MILWAUKEE - Many of us spend winter dreaming of the day spring returns to Wisconsin. But that warmer weather also means the return of severe storms.
Do you know where to go to stay safe? How has COVID-19 changed school severe weather protocols? Our FOX6 Weather Experts want to make sure you and your family are ready.
The fury of Mother Nature can be fascinating, awe-inspiring, and deadly. Every year around this time, we brace ourselves for severe weather season.
While severe thunderstorms and weather can happen any time of the year, spring brings a unique atmospheric setup that is ripe for storm development. The good news is we have the power to mitigate the dangers simply by being prepared and understanding the risk.
It's important to know the difference between a watch and a warning when there's a chance for severe weather. Simply put, a watch is when severe weather is possible. A warning is issued when severe weather is actually happening and there's an imminent threat to life as well as property.
Tim Halbach is the Warning Coordination Meteorologist for the National Weather Service in Milwaukee/Sullivan, which means he's in charge of issuing those Watches and Warnings. How do he and his team prepare for severe weather season?
"We start trying to make people aware of some of the things they can do to stay safe," said Halbach. "Making sure they have multiple ways to receive warnings, whether it's a cell phone, weather radio, turning on the news and listening to what's happening there."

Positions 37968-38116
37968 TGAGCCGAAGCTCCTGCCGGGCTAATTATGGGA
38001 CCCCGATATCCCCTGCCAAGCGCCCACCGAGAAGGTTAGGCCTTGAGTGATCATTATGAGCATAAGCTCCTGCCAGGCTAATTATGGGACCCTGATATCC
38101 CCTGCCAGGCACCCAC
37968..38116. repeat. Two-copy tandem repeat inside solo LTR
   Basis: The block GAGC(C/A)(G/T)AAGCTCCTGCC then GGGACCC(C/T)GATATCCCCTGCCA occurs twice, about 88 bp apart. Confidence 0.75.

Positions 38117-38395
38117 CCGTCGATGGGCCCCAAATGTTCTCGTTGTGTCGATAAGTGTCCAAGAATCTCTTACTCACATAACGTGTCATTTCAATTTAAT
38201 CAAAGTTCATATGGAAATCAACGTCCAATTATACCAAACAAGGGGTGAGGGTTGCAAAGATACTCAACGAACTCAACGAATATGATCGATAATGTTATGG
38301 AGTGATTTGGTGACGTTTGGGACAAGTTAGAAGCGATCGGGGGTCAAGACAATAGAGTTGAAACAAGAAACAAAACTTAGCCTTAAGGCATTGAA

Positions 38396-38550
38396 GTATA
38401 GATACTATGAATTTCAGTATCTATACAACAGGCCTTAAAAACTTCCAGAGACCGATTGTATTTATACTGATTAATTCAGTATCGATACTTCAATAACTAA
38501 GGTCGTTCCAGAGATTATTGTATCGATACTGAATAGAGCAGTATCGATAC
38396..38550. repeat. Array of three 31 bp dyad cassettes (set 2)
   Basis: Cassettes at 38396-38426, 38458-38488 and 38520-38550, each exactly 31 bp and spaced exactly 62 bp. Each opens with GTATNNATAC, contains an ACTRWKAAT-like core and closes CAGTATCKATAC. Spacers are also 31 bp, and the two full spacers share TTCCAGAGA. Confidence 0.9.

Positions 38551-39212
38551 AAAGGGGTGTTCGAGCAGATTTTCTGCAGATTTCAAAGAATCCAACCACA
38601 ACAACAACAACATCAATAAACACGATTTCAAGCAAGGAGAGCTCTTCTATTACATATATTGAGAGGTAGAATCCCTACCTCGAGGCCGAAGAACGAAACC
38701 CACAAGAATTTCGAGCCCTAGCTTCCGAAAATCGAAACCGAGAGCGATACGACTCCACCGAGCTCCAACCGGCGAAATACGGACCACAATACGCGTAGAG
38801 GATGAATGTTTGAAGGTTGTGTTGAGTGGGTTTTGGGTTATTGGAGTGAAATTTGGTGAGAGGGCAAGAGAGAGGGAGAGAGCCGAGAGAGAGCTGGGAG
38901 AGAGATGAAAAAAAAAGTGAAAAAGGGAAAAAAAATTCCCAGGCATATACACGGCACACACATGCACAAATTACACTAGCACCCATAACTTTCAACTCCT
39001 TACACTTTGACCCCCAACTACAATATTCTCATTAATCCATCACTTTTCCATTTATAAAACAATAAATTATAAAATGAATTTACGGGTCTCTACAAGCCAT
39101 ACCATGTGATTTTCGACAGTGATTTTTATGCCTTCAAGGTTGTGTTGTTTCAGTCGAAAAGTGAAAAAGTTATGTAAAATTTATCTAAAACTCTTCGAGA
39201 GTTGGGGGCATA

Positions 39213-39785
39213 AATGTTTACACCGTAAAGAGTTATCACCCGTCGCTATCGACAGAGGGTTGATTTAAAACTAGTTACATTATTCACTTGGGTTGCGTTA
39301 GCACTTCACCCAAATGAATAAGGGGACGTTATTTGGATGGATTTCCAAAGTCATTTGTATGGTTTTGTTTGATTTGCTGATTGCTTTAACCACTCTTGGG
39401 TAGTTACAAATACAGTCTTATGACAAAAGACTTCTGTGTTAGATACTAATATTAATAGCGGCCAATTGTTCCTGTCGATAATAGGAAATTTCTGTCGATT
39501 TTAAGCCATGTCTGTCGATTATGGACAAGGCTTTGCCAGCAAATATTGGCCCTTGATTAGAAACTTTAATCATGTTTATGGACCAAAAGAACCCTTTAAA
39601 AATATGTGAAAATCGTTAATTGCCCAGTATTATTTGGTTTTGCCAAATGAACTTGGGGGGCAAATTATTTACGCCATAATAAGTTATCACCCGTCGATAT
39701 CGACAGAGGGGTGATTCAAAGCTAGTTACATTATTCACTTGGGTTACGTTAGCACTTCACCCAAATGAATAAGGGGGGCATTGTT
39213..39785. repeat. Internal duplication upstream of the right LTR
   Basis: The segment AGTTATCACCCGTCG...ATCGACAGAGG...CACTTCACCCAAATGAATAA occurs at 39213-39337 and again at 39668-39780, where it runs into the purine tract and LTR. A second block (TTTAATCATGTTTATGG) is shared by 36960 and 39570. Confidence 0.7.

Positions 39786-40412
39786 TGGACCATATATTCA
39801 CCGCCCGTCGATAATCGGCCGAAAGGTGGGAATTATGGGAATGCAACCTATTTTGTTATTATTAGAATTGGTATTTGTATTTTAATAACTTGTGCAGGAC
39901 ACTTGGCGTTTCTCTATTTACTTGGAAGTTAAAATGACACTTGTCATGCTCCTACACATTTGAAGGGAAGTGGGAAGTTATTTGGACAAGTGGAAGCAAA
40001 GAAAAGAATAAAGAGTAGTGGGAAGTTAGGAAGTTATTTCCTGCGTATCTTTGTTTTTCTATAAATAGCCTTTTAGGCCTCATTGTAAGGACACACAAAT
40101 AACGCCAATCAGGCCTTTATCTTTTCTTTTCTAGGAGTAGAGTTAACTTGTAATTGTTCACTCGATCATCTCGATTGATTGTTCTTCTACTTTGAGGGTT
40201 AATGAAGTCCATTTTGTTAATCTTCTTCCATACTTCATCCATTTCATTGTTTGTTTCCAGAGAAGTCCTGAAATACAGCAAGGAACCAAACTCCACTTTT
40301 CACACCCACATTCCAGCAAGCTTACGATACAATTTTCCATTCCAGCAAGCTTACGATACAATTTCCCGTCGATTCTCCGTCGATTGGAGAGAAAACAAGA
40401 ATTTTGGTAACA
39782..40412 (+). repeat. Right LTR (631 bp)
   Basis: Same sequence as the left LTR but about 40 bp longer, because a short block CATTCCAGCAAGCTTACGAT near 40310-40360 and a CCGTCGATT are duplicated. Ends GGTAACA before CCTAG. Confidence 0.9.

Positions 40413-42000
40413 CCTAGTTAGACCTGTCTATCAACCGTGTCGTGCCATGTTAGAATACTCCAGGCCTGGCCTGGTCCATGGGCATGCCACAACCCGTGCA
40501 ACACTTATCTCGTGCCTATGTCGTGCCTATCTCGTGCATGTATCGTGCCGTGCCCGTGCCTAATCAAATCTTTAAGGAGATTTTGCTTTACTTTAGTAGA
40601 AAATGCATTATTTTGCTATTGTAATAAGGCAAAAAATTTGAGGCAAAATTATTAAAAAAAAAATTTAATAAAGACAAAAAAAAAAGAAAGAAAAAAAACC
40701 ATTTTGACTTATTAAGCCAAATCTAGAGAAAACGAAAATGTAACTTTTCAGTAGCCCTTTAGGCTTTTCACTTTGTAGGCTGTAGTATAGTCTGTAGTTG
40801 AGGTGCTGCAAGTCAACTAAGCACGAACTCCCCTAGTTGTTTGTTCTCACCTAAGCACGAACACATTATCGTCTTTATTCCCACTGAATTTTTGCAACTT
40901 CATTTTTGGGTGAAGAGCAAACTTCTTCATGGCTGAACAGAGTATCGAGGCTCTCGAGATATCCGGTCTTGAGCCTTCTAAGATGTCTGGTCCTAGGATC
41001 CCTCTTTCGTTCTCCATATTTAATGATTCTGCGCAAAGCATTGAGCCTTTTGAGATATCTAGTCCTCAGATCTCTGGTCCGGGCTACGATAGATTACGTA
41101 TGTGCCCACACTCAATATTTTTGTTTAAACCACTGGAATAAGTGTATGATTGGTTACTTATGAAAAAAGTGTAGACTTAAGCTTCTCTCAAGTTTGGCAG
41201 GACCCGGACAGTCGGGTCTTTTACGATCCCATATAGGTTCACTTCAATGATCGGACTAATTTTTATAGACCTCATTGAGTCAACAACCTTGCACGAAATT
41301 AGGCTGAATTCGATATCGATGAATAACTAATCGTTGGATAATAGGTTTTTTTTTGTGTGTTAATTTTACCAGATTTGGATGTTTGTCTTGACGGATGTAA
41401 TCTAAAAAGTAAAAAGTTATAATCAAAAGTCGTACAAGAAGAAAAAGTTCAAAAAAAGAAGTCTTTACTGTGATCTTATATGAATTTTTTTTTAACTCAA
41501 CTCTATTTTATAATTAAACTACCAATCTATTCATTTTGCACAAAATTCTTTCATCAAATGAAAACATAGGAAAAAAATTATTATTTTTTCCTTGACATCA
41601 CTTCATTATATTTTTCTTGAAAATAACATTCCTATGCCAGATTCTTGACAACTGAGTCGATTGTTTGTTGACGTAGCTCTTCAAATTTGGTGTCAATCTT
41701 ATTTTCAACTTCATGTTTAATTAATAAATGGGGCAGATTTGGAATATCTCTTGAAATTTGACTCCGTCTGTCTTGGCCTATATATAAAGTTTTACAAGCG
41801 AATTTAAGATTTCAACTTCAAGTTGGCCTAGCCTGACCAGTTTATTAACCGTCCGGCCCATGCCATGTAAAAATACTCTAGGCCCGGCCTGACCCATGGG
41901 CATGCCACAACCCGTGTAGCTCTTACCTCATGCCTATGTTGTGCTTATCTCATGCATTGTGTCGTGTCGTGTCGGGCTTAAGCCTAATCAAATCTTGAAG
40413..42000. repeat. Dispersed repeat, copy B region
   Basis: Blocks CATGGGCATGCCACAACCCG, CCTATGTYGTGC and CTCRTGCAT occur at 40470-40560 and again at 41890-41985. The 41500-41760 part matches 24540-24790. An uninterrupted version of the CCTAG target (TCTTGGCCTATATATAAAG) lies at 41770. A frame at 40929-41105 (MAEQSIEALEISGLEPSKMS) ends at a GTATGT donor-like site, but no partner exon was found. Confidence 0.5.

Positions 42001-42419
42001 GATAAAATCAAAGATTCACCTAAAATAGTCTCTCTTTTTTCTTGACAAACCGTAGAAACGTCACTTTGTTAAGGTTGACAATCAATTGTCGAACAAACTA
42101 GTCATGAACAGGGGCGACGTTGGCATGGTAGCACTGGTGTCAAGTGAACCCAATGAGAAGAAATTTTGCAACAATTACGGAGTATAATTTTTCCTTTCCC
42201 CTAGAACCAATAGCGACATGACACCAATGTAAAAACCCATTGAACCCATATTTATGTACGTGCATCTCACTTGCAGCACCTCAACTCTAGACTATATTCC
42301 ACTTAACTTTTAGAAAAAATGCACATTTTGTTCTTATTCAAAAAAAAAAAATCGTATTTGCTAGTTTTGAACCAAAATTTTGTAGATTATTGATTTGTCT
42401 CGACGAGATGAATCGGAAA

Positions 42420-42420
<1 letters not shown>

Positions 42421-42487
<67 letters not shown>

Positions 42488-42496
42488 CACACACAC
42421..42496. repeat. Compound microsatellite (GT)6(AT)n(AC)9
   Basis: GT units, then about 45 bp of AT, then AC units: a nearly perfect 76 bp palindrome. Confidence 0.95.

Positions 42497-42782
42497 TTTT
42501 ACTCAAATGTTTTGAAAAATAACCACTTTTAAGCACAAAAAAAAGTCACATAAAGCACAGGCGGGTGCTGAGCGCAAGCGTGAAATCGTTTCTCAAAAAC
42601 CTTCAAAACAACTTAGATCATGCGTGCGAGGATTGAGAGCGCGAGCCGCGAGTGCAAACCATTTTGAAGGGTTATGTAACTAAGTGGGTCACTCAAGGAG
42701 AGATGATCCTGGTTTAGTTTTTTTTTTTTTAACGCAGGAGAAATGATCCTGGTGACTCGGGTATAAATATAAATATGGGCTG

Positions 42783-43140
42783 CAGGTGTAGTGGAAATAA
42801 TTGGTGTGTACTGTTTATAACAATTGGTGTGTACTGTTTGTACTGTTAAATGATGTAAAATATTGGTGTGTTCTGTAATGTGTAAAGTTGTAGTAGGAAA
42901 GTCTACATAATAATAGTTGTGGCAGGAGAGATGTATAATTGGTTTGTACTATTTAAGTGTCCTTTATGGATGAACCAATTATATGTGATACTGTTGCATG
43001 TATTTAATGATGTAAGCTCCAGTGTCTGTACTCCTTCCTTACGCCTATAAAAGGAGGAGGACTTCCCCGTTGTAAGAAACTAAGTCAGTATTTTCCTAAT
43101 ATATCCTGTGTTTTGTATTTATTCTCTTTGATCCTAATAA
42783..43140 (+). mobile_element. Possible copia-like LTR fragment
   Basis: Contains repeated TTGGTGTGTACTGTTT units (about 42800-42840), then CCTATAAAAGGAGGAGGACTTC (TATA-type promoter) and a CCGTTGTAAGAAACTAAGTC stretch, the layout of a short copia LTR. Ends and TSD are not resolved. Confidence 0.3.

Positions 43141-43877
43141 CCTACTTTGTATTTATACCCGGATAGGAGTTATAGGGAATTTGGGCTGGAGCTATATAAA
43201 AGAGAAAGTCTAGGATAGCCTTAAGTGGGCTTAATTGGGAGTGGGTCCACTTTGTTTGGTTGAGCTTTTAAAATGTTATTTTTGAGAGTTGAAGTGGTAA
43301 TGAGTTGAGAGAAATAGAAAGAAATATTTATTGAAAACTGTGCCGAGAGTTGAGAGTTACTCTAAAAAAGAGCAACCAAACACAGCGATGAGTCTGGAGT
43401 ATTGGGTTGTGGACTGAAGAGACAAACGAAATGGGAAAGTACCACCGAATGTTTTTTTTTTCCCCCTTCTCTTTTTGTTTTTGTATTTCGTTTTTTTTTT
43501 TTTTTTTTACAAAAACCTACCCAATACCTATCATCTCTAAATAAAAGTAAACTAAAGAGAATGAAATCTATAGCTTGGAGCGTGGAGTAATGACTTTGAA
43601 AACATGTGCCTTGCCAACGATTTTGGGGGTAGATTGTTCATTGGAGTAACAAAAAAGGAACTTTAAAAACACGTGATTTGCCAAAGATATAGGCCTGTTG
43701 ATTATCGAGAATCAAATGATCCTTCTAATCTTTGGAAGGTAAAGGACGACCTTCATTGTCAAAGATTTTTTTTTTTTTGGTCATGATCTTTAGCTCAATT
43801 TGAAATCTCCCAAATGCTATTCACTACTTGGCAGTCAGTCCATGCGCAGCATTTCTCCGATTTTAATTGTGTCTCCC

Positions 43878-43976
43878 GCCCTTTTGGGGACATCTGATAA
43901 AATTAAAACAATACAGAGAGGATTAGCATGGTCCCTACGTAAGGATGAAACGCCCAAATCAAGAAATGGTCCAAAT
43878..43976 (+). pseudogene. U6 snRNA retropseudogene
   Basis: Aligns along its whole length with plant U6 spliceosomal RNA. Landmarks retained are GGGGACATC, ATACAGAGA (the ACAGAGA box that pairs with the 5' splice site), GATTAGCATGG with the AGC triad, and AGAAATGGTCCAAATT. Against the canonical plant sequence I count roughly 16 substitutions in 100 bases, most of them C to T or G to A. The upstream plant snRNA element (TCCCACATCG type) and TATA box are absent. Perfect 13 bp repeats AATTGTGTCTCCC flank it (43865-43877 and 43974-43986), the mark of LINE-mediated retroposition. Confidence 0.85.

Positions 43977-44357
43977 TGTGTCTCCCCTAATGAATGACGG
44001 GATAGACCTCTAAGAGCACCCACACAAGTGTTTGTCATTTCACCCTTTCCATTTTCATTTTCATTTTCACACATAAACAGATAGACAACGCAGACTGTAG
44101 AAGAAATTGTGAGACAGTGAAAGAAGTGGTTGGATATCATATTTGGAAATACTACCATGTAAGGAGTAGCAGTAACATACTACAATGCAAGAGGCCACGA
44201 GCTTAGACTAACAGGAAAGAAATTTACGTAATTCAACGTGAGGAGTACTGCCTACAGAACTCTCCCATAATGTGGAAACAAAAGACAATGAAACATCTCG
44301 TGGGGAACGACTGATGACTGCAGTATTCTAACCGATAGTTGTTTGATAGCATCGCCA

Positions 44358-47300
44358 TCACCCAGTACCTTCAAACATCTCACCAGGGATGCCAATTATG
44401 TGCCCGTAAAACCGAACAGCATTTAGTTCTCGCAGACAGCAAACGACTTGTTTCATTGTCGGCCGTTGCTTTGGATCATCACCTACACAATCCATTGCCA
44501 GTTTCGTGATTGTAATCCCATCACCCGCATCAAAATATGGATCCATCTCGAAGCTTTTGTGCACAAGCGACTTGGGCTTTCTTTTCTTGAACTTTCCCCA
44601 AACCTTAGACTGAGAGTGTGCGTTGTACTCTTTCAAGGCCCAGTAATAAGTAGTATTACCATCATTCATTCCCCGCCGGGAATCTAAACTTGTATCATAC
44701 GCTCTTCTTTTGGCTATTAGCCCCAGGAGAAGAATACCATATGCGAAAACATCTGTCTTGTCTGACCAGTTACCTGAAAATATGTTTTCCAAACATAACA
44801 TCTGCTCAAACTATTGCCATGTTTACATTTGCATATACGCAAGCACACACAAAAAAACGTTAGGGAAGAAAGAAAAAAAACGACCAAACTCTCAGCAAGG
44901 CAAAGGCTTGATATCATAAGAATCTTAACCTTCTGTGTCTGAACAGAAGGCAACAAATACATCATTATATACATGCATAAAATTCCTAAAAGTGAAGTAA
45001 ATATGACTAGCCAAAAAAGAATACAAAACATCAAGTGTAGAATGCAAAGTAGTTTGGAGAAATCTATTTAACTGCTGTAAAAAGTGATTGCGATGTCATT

Of course, knowing severe weather is on the way is only the first step. To truly stay safe, you need to know what to do and where to go, no matter where you are.
If you're in your home or a building during severe weather, the safest place to be is in a basement or storm shelter, especially if the threat is a tornado. Be sure to bring along a weather radio with extra batteries so you can hear those alerts and warnings as well as a First Aid kit. You can carry along pillows and helmets to make sure you and your family stay safe.
If you don't have a basement or a storm shelter, the next best place is in an interior room in the center of your house. Put as many walls as you can between you and the outside as possible.
When thunder roars, head indoors. But what if indoors isn't possible?
Avoid being on the top of hills or ridges. Stay away from lone trees and seek shelter in forested areas with uniform tree heights. If there are no trees, stay as close to the ground as possible and avoid lakes and streams.
If you're out on the water come to land as quickly as possible. Groups need to spread out as much as possible. All of these steps will reduce your risk of being struck by lightning.
Like everything else in our world, COVID-19 has taken its toll on severe weather preparedness. So, what about our kids? Thousands are returning to in-person school and most went without a tornado drill for over a year. Are they prepared?
Milwaukee Public Schools principal Peggy Mystrow says they are ready and the kids have already had a practice run.
"We did it during the time of the statewide drill and it went off without a hitch," said Mystrow. "Masks up, crouch position, and they just go to that inner side of the hallway. We had to use both sides of the hallway, but we were six feet apart."
Southeast Wisconsin may not be the heart of tornado alley. But severe weather outbreaks have been intensifying in recent years -- and we need to be prepared. Knowing what to do, where to turn for information and where to be when severe storms strike can make the difference between life and death.